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5 Contract Management Tips for Supply Chain Performance

Reporting & Insight

Establishing a steady supply chain is critical to successful procurement endeavors. Unfortunately, companies often have difficulty getting to this point due to a variety of intrinsic and extrinsic factors. Of course, contracting plays a significant role within the context of a company's procurement efforts, so establishing good contract management workflow is vital for improving supply chain performance. Here are 5 contract management tips for helping make that happen:

1. Research and Screen Suppliers

One of the easiest ways to ensure a smooth supply chain is by looking long and hard before jumping into a contract with a vendor. There are very few instances in which just any available vendor will do, and when it comes to something as important as establishing a steady stream of supplies, doing due diligence is essential. Before making contact with anyone, it should be easy to check out online information and reviews. Once a decision is made to move forward, companies should not be afraid to ask a prospective supplier for some references and maybe even a tour of its facilities. A thorough screening process will likely prove critical in avoiding disruptions down the line.

2. Identify and Mitigate Risks

It is probably impossible to avoid any and all issues when relying on other companies to consistently and punctually deliver quality goods. Although an occasional hiccough is bound to happen, larger and more significant problems must be identified and controlled. For example, if a potential supplier is located in a country with unreliable transportation and your company has strict timing  that must be followed, then it would be foolish to go that route, even if it is less expensive. Ultimately, a big part of the research phase must also involve a consideration of the risks the prospective supplier brings along with it, which may be related to the vendor's size, scope of products, geography, or political and economic climate. And, for risks that must be assumed, contingency plans must be put into place in the event something goes awry.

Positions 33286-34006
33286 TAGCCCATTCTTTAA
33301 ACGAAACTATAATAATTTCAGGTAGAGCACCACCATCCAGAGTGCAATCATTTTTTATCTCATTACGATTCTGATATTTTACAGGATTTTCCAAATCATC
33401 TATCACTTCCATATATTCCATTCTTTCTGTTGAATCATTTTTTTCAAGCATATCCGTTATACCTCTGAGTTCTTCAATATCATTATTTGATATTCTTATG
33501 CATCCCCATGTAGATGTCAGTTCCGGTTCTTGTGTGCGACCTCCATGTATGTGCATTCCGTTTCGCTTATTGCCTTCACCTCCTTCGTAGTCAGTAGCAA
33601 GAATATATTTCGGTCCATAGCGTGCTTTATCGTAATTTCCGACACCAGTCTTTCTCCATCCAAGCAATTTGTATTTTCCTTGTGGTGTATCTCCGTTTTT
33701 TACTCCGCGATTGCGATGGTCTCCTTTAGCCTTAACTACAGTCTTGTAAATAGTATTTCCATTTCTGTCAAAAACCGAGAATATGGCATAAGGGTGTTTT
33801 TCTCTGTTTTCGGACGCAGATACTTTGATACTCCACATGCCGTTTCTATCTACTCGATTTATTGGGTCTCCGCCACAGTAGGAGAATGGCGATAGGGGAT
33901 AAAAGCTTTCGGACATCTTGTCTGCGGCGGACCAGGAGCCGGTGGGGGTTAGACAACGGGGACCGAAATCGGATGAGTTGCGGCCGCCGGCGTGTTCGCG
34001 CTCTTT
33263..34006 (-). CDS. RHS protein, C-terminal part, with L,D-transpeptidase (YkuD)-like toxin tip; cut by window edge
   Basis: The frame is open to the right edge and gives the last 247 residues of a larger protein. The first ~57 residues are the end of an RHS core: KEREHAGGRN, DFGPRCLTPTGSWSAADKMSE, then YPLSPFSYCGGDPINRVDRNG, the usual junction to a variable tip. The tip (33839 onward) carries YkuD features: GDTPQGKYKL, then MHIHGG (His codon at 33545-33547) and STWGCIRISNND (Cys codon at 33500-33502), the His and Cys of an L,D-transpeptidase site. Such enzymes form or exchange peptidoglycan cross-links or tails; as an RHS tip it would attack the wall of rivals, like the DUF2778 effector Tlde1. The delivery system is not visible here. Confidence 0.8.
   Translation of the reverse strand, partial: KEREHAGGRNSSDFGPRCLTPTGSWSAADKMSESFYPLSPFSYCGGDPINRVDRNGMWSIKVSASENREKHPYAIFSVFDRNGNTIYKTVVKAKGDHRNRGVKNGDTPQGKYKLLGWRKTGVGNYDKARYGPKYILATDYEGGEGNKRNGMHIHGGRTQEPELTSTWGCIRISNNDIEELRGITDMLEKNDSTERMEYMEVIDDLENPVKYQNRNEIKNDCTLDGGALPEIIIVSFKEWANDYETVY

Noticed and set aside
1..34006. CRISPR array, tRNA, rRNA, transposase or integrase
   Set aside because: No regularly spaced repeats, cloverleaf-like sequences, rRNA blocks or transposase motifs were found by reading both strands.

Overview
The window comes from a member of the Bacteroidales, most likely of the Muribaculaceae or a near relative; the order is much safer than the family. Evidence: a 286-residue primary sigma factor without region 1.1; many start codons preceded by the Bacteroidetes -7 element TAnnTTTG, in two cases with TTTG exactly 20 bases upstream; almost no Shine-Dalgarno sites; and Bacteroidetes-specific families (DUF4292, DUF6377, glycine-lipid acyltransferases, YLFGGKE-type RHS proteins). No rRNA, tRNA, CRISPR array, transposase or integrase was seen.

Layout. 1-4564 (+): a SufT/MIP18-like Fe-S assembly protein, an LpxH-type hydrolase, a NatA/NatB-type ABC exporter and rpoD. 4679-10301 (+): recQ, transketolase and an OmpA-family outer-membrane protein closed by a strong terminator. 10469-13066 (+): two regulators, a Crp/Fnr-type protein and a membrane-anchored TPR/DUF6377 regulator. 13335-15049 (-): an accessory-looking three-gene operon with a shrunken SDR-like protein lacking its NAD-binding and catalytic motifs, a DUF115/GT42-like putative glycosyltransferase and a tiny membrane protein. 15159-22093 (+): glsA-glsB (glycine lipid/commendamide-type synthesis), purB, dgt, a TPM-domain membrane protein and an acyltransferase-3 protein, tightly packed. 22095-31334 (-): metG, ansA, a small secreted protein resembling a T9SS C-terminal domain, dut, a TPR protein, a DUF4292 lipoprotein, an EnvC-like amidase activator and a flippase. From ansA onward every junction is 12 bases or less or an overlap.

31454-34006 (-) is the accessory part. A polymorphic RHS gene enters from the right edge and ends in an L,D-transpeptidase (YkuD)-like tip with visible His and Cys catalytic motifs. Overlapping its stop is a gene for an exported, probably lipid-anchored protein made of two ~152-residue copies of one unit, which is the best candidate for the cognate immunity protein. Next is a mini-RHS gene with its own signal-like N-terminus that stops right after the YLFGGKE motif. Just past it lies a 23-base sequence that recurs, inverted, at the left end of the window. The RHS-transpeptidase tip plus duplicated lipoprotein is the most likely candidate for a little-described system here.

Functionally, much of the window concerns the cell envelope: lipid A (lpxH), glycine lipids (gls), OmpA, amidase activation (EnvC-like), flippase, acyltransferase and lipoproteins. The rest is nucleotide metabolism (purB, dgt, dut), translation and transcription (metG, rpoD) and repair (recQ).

3. Centralize Supply Agreements

Once suppliers are located and strong contracts are put into place, the real contract management process will begin. The key to keeping things in check will be utilizing purpose-built contract lifecycle management software. An online database can and should be set up as the primary contract repository. By centralizing all of the company's supply agreements, misplacing contracts or ending up with order redundancies are a lot less likely to occur, ensuring a smooth supply chain.

4. Be Aware of Critical Dates

The importance of timing cannot be overstated when it comes to the purchase and delivery of key supplies. For most companies, from manufacturing to the most high tech industries, adhering to strict timelines is critical to a company's budget and ultimate success. Even minor delays can have tremendous consequences, so being aware of critical dates and demanding timely performance are imperative. One of the easiest ways to manage a tight schedule is by relying on automated alerts. CLM software allows for their easy creation so that email reminders are sent and important deadlines are not missed.

5. Include Key Stakeholders

Successfully managing the procurement side of any business is going to require the cooperation of personnel across departments. As with most business operations, keeping the supply chain intact cannot occur in a vacuum. For example, employees in finance and budgeting will need to know the economic impact, Human Resources may need to base hiring decisions on procurement requirements, and the leadership team must know if and when key benchmarks are going to be met. To ensure the best results, communication among the key stakeholders must occur at regular intervals. Otherwise, failing to keep people in the loop could result in ill-timed overages or shortages in staffing and production.

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